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Syracuse University, College of Arts and Sciences

SU Humanities Center explores conflict with Mini Seminar series

Invitation-only series draws from Syracuse, Ray Smith symposia speakers

Sept. 14, 2010, by Rob Enslin

The SU Humanities Center continues exploring “conflict” with its fall Mini Seminar series. Upcoming participants include ethnomusicologist Deborah Wong and musicologist Pamela Potter (Wednesday, Sept. 15), former FBI special agent Richard A. Marquise (Friday, Nov. 12), music theorist Jonathan Pieslak and ethnomusicologist J. Martin Daughtry (Tuesday, Nov. 16), and director Ping Chong (Friday, Dec. 3). All events run 9 a.m. to noon in The SU Humanities Center’s seminar room (304) in the historic Tolley Building.

The Mini Seminar series is organized by The SU Humanities Center, and is available by invitation only. Seating is limited. To reserve a space, call (315) 443-7192.

“The purpose of the series is to present renowned scholars in a seminar-style format, which is usually more intensive and conversational than a traditional lecture setting,” says Gregg Lambert, Dean’s Professor of the Humanities and founding director of The SU Humanities Center. “Our goal is to create a dialogue about the public possibilities of humanistic inquiry, as they pertain to interdisciplinary thinking and real-world issues.”

Past participants have included Leslie Marmon Silko, the Native American author and activist who kicked off this year’s Syracuse Symposium; W.J.T. Mitchell, the Gaylord Donnelley Distinguished Service Professor at The University of Chicago; and Richard Dyer, professor of film at King’s College London.

Wong and Potter serve on the faculties of the University of California, Riverside, and the University of Wisconsin-Madison, respectively. Their Mini Seminar is part of a larger program titled “Power and Resistance in the Second World War,” presented by the Ray Smith Symposium. Wong, who is professor and chair of music at UCR, specializes in music and performance of Asia America and Southeast Asia. Also, she researches identity politics, performance and cultural studies, mass media, popular culture, critical pedagogy, and music and ritual. Potter, a professor of musicology, holds additional appointments with UW’s German department and Center for Jewish Studies. She has written extensively about music and German national identity, as well as about music and the arts in Nazi Germany.

Marquise spearheaded the investigation of the Pan Am Flight 103/Lockerbie Air Disaster in 1988, in which 270 people died, including 35 SU students. His award-winning service led to the publication of “Scotbom: Evidence and the Lockerbie Investigation” (Algora, 2006). During his 31 years with the FBI, Marquise also served as the special agent in charge of the Oklahoma City Division and as chief of the Terrorist Research and Analytical Center. His Mini Seminar, “International Terrorism:  Threat in U.S. and Proactive Measures,” will explain what terrorist threats are, where they come from, and what the U.S. government does to counteract them.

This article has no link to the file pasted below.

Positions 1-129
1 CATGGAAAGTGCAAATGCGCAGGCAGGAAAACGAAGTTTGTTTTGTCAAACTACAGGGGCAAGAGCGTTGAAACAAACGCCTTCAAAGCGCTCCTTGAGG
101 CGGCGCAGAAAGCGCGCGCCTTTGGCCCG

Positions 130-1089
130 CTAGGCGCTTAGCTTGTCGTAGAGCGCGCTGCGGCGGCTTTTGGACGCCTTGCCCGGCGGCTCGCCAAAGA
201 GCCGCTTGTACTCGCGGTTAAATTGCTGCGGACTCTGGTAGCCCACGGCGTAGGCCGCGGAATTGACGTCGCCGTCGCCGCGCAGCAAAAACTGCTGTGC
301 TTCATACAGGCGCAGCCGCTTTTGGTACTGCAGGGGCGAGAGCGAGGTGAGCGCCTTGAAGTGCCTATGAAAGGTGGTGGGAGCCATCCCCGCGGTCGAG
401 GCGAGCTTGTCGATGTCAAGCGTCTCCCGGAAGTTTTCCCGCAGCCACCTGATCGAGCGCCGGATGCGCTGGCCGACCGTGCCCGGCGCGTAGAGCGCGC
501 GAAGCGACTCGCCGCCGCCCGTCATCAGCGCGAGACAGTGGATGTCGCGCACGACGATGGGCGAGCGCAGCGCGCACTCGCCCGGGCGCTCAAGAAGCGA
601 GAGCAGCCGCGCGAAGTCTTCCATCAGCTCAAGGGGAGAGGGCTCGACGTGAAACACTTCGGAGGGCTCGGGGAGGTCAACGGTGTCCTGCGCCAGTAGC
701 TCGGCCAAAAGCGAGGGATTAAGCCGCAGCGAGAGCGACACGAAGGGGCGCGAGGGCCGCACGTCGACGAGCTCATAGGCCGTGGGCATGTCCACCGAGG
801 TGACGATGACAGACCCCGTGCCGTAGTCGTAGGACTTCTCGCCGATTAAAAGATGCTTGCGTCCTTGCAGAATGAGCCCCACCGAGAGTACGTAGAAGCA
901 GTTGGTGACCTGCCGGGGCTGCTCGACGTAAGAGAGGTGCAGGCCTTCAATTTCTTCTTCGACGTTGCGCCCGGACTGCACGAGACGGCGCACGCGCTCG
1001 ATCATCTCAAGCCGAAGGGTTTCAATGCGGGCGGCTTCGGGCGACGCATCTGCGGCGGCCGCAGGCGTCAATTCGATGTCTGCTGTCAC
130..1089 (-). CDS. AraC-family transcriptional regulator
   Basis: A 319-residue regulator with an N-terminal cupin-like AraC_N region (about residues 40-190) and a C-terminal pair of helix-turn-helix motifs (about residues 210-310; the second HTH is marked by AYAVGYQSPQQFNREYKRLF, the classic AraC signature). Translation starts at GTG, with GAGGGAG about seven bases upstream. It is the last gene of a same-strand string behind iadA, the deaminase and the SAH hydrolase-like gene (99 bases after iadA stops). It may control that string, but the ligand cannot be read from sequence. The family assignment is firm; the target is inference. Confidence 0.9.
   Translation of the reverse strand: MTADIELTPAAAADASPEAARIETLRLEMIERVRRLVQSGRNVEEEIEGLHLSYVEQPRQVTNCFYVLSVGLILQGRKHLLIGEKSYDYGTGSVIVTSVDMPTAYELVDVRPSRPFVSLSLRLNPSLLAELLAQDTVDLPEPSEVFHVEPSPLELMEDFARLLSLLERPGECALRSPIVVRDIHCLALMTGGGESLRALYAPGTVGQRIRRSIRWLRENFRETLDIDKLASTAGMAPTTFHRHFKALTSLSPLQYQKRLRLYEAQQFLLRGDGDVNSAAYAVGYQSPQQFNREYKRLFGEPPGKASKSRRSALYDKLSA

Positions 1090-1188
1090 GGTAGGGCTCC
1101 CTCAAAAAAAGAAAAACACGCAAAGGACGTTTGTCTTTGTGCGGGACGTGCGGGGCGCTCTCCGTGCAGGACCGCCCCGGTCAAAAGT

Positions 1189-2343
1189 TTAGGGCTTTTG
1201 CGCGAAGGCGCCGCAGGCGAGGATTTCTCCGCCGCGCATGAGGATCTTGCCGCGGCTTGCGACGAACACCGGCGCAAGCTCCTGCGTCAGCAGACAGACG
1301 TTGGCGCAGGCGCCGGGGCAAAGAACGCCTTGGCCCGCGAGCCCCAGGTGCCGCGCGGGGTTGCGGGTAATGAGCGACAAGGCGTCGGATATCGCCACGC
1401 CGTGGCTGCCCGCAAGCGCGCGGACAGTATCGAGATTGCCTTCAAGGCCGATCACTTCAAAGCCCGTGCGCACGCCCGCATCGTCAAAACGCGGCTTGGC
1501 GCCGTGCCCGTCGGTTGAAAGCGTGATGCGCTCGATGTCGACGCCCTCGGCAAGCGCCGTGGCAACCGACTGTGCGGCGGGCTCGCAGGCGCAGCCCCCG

Pieslak and Daughtry are music professors at CUNY Graduate Center and New York University, respectively. The former is a music theorist and composer whose areas of research include critical theory, rhythm and meter in metal music, and music and war. The latter is a specialist in music of the Russian-speaking world, music and memory, music and politics, and the significance of sound in conflict zones. Their Mini Seminar concludes a three-day “War in Iraq” program, presented by the Ray Smith Symposium.

Chong is an acclaimed director, writer, choreographer, and visual artist who is this fall’s Jeanette K. Watson Distinguished Visiting Collaborator in The SU Humanities Center. He returns to Syracuse Stage for a new piece of documentary theater (“Cry for Peace: Voices From the Congo”), following the success of 2008’s “Tales From the Salt City.” In addition to being one of the nation’s premier theater artists, he is a seminal figure in Asian-American arts. 

“Whether understood as a scourge that marks the human condition or as a tragic necessity of human progress, conflict has always been a catalyst for humanistic inquiry into one of the most persistent features of society,” adds Lambert. “The theme is timely and relevant.”

Conflict” is the theme of this year’s Syracuse Symposium, organized and presented by The SU Humanities Center. In turn, “Music of Conflict and Reconciliation” is the focus of this year’s Ray Smith Symposium, organized by The College’s art and music histories department, with major funding and assistance provided by the Mellon CNY Humanities Corridor, an Andrew W. Mellon Foundation initiative, and The SU Humanities Center.

Founded in 2008, The SU Humanities Center fosters public engagement in the humanities, as well as scholarship in and across various fields of humanistic inquiry. The center is home to Syracuse Symposium; The Mellon Central New York Humanities Corridor, an Andrew W. Mellon Foundation initiative; The Jeanette K. Watson Visiting Collaborator; and other major research initiatives, fellowships and public programming. More information is available at